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Simple answers to Complex Questions and Complex Answers to Simple Questions. In real life, I'm a Greater-Toronto (Canada) Realtor with RE/MAX Hallmark Realty Ltd, Brokerage. I first joined RE/MAX in 1983 and was first Registered to Trade in Real Estate in Ontario in 1974. Formerly known as "Two-Finger Ramblings of a Forensic Acuitant turned Community Synthesizer"

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Friday, September 16, 2011

Safe Haven (negative yield) --Read the "Hyperinflation Fears" section

The Risks Lurking in "Safe Haven" Treasury Bonds


How's this for an investment opportunity: a guaranteed yield of 3.27 percent, with an enormous potential downside. As risky as that sounds, millions of investors are moving money into Treasury bonds as a "safe haven." In early September, the yield on the 30-year Treasury bond sank to a new low of 3.27 percent, while the 10-year note fell to 1.9 percent. If the inflation rate stays anywhere close to its current modest 3.6 percent pace, long-term investors will be guaranteed to lose money after factoring in inflation's toll.

And that's only scratching the surface of the risks.

Many savvy money managers are steering clear of the Treasury minefield. "I wouldn't lend money to anybody for 30 years at 3.2 percent, especially not the U.S. government," says Carl Kaufman, manager of the Osterweis Strategic Income Fund, which has delivered a peer-beating 7.3 percent annualized return over the past five years. Instead, Kaufman is loading up on short-term high-yield bonds such as those of discount retailer Dollar General, which yields in excess of 5 percent with a two-year maturity.

The risk Kaufman and other managers are worried about is something most bond investors haven't had to deal with since the 1970s -- the prospect of a sustained rise in interest rates. When rates go up, bond prices fall as their yields are less attractive compared with new bonds issued at the higher rate. The longer the term, or maturity, of the bond, the greater the interest rate risk, because investors are locking in yields for a longer period of time.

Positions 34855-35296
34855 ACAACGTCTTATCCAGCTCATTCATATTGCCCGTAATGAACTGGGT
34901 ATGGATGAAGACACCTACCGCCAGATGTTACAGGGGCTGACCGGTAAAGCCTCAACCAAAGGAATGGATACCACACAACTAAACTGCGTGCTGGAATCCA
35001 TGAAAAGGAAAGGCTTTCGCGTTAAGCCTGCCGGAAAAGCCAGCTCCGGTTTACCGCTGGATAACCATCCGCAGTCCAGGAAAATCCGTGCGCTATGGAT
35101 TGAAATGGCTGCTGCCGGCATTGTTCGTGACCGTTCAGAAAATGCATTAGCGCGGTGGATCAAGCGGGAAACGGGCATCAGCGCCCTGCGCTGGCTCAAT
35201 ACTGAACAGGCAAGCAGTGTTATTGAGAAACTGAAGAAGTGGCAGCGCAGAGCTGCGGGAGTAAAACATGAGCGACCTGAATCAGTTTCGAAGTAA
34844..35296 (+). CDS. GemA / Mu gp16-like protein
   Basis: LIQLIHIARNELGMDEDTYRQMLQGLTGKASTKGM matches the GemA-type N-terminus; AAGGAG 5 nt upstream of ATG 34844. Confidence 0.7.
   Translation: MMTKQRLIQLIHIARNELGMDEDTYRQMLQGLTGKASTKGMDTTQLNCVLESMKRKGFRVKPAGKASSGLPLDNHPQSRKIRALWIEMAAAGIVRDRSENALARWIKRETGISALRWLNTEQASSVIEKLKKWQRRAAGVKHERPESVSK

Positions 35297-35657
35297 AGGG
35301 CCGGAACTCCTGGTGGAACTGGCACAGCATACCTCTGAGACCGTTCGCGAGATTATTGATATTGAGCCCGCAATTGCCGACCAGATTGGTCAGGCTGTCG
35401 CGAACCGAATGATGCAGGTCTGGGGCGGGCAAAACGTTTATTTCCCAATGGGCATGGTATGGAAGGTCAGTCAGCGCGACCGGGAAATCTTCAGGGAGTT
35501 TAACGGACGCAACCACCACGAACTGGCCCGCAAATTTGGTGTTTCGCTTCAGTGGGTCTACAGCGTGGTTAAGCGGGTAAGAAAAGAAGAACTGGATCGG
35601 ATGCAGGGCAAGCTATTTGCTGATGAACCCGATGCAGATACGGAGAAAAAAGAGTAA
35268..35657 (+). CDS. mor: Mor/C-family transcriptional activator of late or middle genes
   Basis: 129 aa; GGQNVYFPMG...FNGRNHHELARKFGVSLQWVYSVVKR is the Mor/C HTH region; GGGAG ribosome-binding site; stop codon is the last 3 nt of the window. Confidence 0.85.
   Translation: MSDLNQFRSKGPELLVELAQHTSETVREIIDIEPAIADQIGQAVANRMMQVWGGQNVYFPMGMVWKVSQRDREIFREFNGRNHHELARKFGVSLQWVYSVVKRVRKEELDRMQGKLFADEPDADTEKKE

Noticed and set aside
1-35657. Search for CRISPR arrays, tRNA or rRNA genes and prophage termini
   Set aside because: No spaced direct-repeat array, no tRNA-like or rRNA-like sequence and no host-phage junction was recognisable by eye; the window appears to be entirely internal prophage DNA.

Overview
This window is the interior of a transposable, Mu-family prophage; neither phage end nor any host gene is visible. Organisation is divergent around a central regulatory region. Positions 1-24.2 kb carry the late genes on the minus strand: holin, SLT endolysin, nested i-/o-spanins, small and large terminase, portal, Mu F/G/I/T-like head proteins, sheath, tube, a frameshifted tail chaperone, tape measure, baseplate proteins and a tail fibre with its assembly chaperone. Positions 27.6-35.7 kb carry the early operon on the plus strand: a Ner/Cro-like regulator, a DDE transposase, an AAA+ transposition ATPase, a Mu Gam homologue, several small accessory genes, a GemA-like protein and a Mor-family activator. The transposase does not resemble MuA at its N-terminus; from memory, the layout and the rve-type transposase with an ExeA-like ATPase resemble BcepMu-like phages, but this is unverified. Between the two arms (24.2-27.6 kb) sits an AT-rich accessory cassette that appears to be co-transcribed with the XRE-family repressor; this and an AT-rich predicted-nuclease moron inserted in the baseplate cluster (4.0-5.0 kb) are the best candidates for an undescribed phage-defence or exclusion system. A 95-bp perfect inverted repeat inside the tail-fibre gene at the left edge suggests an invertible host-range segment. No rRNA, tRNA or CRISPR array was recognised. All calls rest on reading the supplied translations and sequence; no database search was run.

'Scary Ride'

With yields so low now, an inflationary shock of any sort would be devastating, as rates would spike in response. Ben Inker, director of asset allocation at Grantham, Mayo, Van Otterloo, a Boston money manager, calculated what the damages would be if, say, yields on Treasury bonds went up just three percentage points, driving prices down. The answer: a 23.5 percent loss for the 10-year Treasury and a 40.7 percent loss for the 30-year bond.

While no one expects a big jump in inflation in the near term, "I see the likelihood of an inflationary shock as a high probability," says Thomas Atteberry, manager of the FPA New Income Fund, which has never had a losing year since its 1984 inception. Atteberry expects inflation to pick up in the next three to five years.

It could come as an unpleasant surprise, as in 1974 when OPEC flexed its muscle and U.S. inflation topped 12 percent. It can also happen as a result of war. After Iraq invaded Kuwait, consumer prices rose at more than a 6 percent rate in the fall of 1990. Inflation also rises in less traumatic periods: It blipped above a 4 percent annual rate in the spring of 2006 and above 5 percent during the summer of 2008.